Around a corner, I find myself alone in an alley once more. In the short distance ahead, I can see a watch repair shop. Jurgen Procknow the actor is the watch repairman. He is wearing a watchmaker's magnifying monocle. Or is that man Robert De Niro? In any case, I am thinking of a character actor.

I revisit the kitchen a couple of times. The owner couple is there as well as a younger lady. We seem to be in a discussion over something. Perhaps the development of the mountain region, or something else entirely. Not long after, I wake, feeling I've been to the highlands and watched someone carry on a traditional craft.

Tuesday, 12 November 2013

A Haunted House

We are in a place not too dissimilar to Cameron Highlands. Cool, scenic, ancient.

At the moment, we are in a nice wooden kampung house, the kind that comes with a corrugated zinc roof. It is painted green and I am looking through a window grilled up with square wire mesh.

Outside, folks are engaged in some sort of a commotion. It seems the transport  that is supposed to take us out of town has been delayed.

I am wondering when I can get my family (apparently I am married with two kids and a wife) safely away from this house that we are in. It is haunted and the spirits are getting more malevolent as each minute passes.

At any moment, I am expecting one of them to crawl out from under the bed or step out from the walls. What are they going to do? I have no idea. My 'kids' are scared but they are not panicking.

I sit on the narrow bed and ponder what to do next. I try to recall the spirits I have seen earlier in the other half of the house. A double door is all that separates us.

Remember, this is a wooden house commonly found in a Southeast Asian village. It is a kampung house - something traditionally found in a place like, say, Pulau Ubin, Singapore.

Earlier, when we were put into this house for temporary accommodation, I had checked the place out. It didn't take me long. The house was square and parted in the middle by that double-door.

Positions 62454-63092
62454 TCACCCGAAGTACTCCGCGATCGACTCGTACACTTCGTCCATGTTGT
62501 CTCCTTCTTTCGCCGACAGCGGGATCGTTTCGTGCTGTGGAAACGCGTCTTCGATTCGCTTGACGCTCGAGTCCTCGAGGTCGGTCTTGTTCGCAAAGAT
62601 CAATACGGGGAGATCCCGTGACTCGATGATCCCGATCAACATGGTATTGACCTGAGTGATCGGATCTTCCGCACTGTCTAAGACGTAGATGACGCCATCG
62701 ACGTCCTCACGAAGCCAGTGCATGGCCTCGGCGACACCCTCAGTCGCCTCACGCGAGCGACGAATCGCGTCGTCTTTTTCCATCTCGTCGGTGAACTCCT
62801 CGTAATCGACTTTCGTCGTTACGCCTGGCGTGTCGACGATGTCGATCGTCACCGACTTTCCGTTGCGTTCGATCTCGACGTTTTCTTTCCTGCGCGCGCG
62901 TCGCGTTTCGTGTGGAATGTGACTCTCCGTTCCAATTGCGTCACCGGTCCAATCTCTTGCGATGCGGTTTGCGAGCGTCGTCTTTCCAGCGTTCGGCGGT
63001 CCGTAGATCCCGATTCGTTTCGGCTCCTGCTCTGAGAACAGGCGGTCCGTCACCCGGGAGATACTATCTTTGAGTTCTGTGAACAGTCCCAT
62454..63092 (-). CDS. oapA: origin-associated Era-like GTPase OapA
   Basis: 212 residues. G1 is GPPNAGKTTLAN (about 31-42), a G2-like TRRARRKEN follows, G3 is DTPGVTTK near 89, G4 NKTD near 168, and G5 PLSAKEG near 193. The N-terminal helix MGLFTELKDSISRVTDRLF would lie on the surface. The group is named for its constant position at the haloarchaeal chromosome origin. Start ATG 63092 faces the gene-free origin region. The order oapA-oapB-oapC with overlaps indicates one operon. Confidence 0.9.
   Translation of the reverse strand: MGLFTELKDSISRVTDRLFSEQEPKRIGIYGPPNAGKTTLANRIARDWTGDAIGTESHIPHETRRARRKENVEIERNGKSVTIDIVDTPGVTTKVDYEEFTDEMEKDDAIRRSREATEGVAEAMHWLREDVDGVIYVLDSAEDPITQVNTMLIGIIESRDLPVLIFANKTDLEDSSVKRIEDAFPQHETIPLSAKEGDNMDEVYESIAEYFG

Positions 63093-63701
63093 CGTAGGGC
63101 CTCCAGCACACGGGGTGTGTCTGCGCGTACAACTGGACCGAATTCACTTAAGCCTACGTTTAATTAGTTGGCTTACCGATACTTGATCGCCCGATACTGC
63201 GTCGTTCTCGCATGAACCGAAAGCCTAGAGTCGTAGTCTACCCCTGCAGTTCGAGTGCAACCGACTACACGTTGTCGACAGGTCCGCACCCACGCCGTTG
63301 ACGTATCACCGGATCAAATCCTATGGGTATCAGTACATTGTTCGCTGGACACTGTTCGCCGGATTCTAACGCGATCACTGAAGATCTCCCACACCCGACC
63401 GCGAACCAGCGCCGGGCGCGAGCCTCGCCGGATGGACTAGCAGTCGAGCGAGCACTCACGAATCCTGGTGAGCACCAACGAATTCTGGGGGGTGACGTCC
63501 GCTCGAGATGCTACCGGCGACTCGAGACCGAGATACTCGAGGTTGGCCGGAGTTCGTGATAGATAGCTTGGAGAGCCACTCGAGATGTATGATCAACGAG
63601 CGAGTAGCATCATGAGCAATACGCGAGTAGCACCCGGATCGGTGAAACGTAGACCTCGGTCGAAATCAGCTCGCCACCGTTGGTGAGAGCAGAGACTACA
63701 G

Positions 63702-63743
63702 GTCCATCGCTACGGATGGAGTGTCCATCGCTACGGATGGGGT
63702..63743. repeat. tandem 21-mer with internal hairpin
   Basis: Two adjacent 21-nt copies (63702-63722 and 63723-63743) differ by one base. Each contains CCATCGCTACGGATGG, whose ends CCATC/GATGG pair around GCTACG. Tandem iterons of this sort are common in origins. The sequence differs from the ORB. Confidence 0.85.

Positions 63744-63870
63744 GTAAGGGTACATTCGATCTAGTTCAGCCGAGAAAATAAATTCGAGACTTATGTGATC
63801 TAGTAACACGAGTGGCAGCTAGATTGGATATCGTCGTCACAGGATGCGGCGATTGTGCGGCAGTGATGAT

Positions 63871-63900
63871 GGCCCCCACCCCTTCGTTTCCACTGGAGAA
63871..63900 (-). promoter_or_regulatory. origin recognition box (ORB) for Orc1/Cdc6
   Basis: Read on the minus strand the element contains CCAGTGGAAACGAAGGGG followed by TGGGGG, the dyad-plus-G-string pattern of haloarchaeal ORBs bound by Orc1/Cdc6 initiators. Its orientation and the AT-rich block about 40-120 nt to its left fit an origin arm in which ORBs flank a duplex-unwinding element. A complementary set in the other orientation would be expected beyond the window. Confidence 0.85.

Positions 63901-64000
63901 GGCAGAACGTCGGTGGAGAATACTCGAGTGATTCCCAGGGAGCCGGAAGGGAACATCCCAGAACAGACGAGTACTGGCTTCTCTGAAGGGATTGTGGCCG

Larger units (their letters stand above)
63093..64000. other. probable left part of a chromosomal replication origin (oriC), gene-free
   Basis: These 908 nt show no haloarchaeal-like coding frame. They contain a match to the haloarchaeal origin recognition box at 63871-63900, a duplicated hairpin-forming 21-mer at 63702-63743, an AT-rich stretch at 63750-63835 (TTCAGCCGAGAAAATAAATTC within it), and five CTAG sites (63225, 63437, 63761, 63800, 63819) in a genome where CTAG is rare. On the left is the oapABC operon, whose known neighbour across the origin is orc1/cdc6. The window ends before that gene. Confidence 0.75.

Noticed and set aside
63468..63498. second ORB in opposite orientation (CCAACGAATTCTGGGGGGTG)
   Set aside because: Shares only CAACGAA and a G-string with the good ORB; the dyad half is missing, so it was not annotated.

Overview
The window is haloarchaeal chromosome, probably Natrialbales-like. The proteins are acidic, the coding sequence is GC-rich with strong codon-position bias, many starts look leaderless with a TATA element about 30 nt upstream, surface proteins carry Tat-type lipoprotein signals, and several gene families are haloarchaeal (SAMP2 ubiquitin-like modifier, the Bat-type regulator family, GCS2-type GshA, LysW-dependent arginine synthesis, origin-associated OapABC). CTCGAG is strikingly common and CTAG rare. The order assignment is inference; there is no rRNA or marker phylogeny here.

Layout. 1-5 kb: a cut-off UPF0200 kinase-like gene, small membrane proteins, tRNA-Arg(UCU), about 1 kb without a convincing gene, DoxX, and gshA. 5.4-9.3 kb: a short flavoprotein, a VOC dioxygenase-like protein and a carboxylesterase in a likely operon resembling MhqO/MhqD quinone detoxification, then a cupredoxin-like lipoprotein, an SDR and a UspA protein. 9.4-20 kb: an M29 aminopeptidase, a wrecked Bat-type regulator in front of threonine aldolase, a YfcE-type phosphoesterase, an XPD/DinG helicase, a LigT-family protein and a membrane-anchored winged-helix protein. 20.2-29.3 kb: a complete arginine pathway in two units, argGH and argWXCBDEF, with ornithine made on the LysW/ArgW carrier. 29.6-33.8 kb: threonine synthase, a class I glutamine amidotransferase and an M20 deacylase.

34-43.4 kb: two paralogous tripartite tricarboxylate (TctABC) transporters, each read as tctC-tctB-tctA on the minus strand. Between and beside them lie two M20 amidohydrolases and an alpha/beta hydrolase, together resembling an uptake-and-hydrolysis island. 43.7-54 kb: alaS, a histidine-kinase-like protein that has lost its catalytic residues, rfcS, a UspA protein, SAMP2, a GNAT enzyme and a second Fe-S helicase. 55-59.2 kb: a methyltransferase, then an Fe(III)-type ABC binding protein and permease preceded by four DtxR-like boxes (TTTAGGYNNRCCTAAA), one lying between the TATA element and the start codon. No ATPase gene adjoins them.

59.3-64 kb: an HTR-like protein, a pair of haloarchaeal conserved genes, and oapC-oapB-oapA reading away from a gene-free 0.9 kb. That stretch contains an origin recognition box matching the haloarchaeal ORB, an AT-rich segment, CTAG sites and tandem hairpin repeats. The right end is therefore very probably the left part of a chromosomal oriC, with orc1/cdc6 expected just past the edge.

I had gone in to check and noticed the change in air quality immediately - the proverbial "thick air" that harbors more than just atmospheric molecules. As I walked in, the air visibly resisted. I knew something wasn't quite right. It's as if there was some sort of plasma thickening; it just didn't feel right and friendly. Definitely something evil or poltergeistic in the air.

It was at that moment that the spirits started to slowly appear one by one. The first one manifested from a far window grinning as it grew larger and flew towards me. It disappeared as soon as it touched me. The other two came out from the other wall but just hovered in mid-air looking on in silence. I couldn't tell if they were just bystanding or scheming worse things to inflict upon us.

I retreated back into our bedroom and closed the door. "What the f...?" I said to myself, more alarmed than scared. It was certainly not a place to linger about for long.

Back to the present, the commotion outside rages on. A crowd has gathered, which makes our own spooky situation look kind of odd and out of dimension.

Next, I am talking to a lady and comparing notes with her as to who has seen the more hauntings. It's not exactly the right thing to be discussing now but at least it is taking my mind off worrying. In any case, it is good to know more.

This lady has actually come into the house to analyse the going-ons and concluded that the place was indeed very haunted.

So we are now stuck.

All of a sudden, things in the other side of the room starts to clang about, raising themselves up and down. A few bang against the double door, making us on the other side nervous.

I should be scared but I am not. Perhaps because they are spirits -beings with no substance- that makes it illogical for me to be unafraid of them. I would be more frightened of a big sized, rampaging serial killer.

I hold my kids to console them more out of instinct then anything else. They appear to have fallen asleep from fatigue.

The 'wife' has her legs curled up as if sheltering from a storm. When will this pass? she seems to question with those large frightened eyes of hers.